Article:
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Universal Lessons

Posted in: Featured on Saturday, June 30th, 2012

The universe works in strange ways and has taught me a few lessons this past week, and as my parents have always said, I seem to learn the hard way.

Living on a boat takes many adjustments and brings new challenges, some forseen, others completely unexpected, and as is my way, I haven’t always handled them gracefully or with great stoicism.

Some things I have complained about and cursed more than often, and this week in an ironic twist of fate, I’ve found myself having to do without them.  It has occured to me that there is a lesson in that.

The galley tap is an old plastic thing with one knob broken and a habit of screaming whenever turned on, that combined with the drone of the water pump, my patience has been tested almost every time I’ve turned it on.

Then there is the lights.  I enjoy embroidery and reading and of an evening when I usually get the time to enjoy them, the poor light ends up straining my eyes and I can’t enjoy them long.  Without my downtime (i.e. time to do stuff that isn’t boat related) I can get a little stressed and hard to live in a confined space with.

As for cooking, we have a two burner Lido gas cooker installed, which i’m really happy with and am adjusting well to using.  At the house we had an electric cook top and we hated using it, gas is a pleasure to use again and in my opinion yields better results.  Most importantly our coffee is prepared with it.

Three days ago due to some unusually low lighting the Captain identified battery issues and an inspection found the starter battery terminals to be badly corroded and the deep cycle batteries unable to hold their charge properly.   One cabin light would drain them significantly. They were removed with much effort and taken to Battery World to identify the problem.  This morning we got the call informing us that the starter was dead, and the best of the two deep cycles was at 51%.  All three had to be replaced at no small cost.

Without her batteries Tygress doesn’t have lighting, running water, and as the gas detector won’t work, neither will our gas.  It also means our bilge pump is out of action as well (the dam wall holding back all my neurotic fears of the boat sinking).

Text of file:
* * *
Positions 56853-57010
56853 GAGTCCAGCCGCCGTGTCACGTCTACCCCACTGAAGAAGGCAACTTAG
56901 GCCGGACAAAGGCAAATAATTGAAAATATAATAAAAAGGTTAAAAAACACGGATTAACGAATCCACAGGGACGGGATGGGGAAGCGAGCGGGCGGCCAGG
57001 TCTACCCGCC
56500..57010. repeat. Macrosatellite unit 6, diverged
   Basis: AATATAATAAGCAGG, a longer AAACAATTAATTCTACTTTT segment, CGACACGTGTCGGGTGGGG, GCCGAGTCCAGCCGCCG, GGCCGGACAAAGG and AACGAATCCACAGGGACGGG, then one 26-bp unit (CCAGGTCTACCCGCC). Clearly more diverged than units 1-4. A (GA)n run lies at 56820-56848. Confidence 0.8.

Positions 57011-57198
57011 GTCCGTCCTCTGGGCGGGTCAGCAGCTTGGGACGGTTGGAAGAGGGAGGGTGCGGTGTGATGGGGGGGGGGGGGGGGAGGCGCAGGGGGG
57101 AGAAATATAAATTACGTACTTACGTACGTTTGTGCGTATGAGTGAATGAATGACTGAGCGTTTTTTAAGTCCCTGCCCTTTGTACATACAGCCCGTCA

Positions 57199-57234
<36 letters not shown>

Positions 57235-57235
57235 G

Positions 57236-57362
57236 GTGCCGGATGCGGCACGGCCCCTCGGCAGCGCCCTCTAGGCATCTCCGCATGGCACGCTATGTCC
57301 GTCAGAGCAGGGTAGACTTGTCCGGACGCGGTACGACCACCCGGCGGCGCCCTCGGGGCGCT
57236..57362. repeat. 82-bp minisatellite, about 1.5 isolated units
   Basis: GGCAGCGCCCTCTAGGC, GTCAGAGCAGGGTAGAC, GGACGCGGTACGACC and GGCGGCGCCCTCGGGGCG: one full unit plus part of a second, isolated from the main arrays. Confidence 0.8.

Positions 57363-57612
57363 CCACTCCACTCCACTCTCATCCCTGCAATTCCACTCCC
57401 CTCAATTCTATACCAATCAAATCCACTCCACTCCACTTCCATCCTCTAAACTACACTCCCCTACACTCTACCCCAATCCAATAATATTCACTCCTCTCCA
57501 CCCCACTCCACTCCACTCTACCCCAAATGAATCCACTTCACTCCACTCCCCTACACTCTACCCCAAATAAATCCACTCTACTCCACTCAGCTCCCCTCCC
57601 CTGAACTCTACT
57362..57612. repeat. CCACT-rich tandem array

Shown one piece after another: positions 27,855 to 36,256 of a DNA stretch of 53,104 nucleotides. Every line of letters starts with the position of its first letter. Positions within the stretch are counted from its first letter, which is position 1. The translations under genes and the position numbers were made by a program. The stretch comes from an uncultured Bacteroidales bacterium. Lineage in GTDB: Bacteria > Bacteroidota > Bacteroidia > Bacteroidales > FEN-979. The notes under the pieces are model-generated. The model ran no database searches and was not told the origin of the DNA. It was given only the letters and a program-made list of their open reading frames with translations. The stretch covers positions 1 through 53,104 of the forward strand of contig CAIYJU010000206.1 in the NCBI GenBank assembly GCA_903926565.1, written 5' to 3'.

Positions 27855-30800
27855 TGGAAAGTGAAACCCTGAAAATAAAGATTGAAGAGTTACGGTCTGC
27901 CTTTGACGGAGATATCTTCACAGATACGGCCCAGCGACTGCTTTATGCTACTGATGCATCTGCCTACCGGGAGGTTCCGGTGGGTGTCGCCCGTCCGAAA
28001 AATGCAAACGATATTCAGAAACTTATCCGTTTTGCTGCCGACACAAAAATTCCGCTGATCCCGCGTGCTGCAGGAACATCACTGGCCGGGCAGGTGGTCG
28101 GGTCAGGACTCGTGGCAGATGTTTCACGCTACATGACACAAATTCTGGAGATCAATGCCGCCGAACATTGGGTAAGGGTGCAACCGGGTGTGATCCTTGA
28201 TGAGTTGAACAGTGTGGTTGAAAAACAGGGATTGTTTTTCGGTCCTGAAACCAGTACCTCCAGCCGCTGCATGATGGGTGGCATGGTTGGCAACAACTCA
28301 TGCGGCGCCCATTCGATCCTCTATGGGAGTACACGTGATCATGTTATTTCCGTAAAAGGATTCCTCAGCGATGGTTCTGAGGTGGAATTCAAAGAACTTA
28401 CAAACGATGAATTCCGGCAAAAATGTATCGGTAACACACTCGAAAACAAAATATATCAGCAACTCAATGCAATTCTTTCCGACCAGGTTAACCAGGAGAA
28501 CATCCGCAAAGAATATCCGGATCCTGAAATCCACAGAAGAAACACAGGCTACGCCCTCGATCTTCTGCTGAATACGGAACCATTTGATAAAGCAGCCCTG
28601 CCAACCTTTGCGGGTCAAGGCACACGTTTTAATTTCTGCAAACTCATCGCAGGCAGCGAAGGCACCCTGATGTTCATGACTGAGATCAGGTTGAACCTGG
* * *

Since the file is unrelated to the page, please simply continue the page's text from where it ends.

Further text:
Despite our quest for a simpler life, this was a little too simple for me.

In miserable, wet conditions I had to fetch our water supply in an assortment of plastic water bottles from the tap a couple of berths down.  Leaving me soaked and cold and starting to think a little more fondly of my old galley tap.  For the first night the only lighting we had was a Coleman camping lantern (that now appears to be on the fritz) which proved to be inadequate and even more of an eye strainer.  A friend lent us a long fluro light that we could use with shore power, depending on where you placed it, it could either provide light or blind you.

Thanks to the decision to bring our camping gear with us meant we had the single burner camper stove we picked up for cheap at Aldi (Single burner = no coffee). Cooking wasn’t too much of a hardship…until our butane supply ran out on the second night.  As for last night the Captain was a champion and cooked steaks on the bbq in awful conditions with uncooperative equipment, in a stroke of luck we eked enough gas out of a cannister to fry a precooked pack of rice.  The steaks were divine and we dined like kings.  It was an unexpected treat at the end of a long day and I don’t think a steak has ever tasted so good.

Time for reflection has revealed some lessons to be brought away from the last week, some of them i’ve been taught before but they haven’t always stuck.

Like the fact we take the most basic things in our daily life for granted.  The lack of running water on board meant I had to fetch and carry,not unlike millions of impoverished and struggling people the world over have to do.  It also made me thankful for a water source that was safe and clean and that I did’t have to walk through a war zone or desert to get access to.

We take for granted our easy access to fire (or heat) with which to prepare our meals, whether they’re basic or extravagant.  The use of fire in cooking, an act almost as old as humanity, has only recently become a vital part of our daily life.  And without the gas we have no fire.  Going without it has taught me to appreciate a hot meal all the more, even if it does come out of a tin (and sometimes even more because of it, it’s quick and easy solution when we’re both buggered at the end of the day)

Or the fact that for recent generations light has always been the flick of a switch away, and for us, even poor lighting was only a switch flick away.  Without light, the sun really does dictate when your day ends.

The combined lack of all these basic necessities, or as i’ve come to think of them, simple luxuries, has taught me yet again to be thankful for what I have, be it a loud broken tap or having light after dark whatever the quality and fire to cook a hot meal with.  These are indeed simple things and I will never take them for granted again.

 

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